Moles, rats and other animals were lost to science — until now : Short Wave Historic numbers of animals across the globe have become endangered or pushed to extinction. But some of these species sit in limbo — not definitively extinct yet missing from the scientific record. Rediscovering a "lost" species is not easy. It can require trips to remote areas and canvassing a large area in search of only a handful of animals. But new technology and stronger partnerships with local communities have helped these hidden, "uncharismatic" creatures come to light.

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Once lost to science, these "uncharismatic" animals are having their moment

Once lost to science, these "uncharismatic" animals are having their moment

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A researcher holds up a sandy De Winton's golden mole. Nicky Souness/Endangered Wildlife Trust hide caption

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Nicky Souness/Endangered Wildlife Trust

A researcher holds up a sandy De Winton's golden mole.

Nicky Souness/Endangered Wildlife Trust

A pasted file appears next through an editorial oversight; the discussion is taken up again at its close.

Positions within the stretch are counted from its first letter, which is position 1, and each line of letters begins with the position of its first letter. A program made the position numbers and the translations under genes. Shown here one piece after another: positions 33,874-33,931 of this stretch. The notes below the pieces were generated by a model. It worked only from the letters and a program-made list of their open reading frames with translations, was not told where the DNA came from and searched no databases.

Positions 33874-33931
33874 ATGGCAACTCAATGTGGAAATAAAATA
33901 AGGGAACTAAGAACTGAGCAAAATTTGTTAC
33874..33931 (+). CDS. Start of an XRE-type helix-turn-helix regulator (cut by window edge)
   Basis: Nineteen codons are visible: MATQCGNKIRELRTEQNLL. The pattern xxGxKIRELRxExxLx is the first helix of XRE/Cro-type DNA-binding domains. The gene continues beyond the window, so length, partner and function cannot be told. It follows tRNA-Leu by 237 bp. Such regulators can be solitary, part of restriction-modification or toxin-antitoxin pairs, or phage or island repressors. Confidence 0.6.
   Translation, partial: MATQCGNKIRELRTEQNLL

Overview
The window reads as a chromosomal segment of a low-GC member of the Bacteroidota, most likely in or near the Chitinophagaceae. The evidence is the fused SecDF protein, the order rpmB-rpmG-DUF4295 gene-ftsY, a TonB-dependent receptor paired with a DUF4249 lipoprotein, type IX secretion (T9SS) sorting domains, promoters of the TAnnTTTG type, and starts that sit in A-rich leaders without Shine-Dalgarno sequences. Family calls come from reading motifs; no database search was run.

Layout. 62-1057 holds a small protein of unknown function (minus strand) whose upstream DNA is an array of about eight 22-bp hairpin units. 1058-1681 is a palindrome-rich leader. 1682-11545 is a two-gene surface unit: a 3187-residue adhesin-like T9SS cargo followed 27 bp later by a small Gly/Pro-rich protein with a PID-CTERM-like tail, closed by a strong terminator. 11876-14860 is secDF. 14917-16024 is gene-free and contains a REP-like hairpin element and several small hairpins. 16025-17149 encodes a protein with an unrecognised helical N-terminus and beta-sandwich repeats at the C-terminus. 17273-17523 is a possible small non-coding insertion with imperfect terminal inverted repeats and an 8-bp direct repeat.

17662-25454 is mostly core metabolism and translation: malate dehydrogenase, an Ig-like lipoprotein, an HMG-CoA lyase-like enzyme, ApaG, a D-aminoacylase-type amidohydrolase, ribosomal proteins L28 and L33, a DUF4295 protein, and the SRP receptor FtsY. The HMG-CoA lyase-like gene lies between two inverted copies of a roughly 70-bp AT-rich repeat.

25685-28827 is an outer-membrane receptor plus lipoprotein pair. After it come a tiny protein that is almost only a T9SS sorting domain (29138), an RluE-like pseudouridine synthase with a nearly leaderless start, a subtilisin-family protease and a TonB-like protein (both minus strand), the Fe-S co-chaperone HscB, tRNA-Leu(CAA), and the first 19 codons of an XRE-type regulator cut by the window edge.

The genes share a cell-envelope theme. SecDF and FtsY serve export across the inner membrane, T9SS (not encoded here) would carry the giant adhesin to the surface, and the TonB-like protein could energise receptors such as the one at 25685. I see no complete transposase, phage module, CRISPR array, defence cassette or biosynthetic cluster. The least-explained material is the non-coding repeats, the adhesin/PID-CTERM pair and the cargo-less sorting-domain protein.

Historic numbers of animals across the globe have become endangered or extinct. And according to the United Nations, the rate at which species are being pushed to extinction is accelerating.

But, some of these species sit in limbo. They're not definitively extinct, yet they're missing from the scientific record.

Species gain this "lost" status when there hasn't been a trace of them in 10 years, according to the International Union for the Conservation of Nature.

"Species become lost quite often because they're threatened by impacts caused by humans. So for example, climate change, pollution, habitat clearance," says Thomas Evans, a conservation scientist at the Free University in Berlin. "Their populations are shrinking in size, and that's why they can't be found. It means they're likely to be on the verge of extinction."

These species raise a conundrum for scientists and local communities.

If a lost species is indeed still alive, they need protections to save them from the brink of extinction. But if there's little or no evidence a species is around, the money needed to conserve land or to fund studies confirming their current existence can be difficult to muster.